Neo Rauch: Rondo
Time Out says
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Nothing makes sense in Neo Rauch’s world. Windmills turn into bendy tubes, men in horned hats crash green cymbals together, ostriches with human faces are stroked like pets. The German artist’s paintings are like the unfinished works of some eighteenth-century outsider artist with a heavy drug dependence, and they’re awesome.
There’s a classical edge to this new series. At first glance they could be something you’d find in a rural central European museum of pre-modern art. Then the weirdness hits you: the fish-human hybrids, the giant people and the tiny houses, the angular modern shapes poking through the countryside.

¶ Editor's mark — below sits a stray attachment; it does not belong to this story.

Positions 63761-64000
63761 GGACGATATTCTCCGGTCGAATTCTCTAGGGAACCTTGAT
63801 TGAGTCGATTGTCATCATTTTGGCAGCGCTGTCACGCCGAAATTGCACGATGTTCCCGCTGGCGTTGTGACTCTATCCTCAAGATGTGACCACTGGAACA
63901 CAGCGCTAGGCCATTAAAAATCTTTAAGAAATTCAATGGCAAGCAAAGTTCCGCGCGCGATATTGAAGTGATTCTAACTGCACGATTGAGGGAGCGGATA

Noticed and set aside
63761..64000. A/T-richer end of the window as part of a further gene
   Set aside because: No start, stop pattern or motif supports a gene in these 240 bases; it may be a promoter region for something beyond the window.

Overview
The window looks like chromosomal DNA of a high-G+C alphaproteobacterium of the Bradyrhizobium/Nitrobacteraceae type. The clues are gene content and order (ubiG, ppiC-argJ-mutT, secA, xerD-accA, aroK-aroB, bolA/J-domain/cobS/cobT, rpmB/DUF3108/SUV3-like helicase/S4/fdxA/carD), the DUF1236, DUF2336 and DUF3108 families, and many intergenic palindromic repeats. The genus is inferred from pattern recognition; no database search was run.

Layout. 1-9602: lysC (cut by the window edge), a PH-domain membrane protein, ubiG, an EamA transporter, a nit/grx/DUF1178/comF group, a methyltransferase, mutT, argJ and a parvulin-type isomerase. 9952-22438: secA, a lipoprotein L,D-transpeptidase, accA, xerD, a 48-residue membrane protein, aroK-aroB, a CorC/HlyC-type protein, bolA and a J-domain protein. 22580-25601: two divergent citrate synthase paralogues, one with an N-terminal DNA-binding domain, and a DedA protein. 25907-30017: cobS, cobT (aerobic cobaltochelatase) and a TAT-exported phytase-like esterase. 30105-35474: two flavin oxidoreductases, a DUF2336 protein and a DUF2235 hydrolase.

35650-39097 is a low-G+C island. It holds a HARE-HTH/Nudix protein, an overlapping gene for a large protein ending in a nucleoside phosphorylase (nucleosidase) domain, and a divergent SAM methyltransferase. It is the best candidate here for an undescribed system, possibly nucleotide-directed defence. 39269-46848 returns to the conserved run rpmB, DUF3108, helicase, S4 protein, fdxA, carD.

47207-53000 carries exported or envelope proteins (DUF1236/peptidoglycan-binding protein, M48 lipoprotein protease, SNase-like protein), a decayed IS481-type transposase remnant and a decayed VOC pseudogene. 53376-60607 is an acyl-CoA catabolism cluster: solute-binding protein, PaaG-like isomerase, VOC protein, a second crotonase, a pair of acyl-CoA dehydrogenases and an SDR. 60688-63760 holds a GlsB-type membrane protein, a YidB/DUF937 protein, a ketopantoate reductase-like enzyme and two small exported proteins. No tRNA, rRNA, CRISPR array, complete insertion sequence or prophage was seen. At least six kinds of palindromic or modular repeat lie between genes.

Everything is neatly composed, Rauch is a smart artist, but it’s impossible to grasp the meaning of what’s happening. They’re ultra-weird visual riddles, like allegorical Renaissance paintings with no allegory, stories with no narrative. They’re totally mysterious and confusing, filled with symbols that seem to lack any coherent meaning. If Rauch knows what any of this is about, he’s not letting on. And that’s a good thing. He’s at his best when he leaves your head spinning.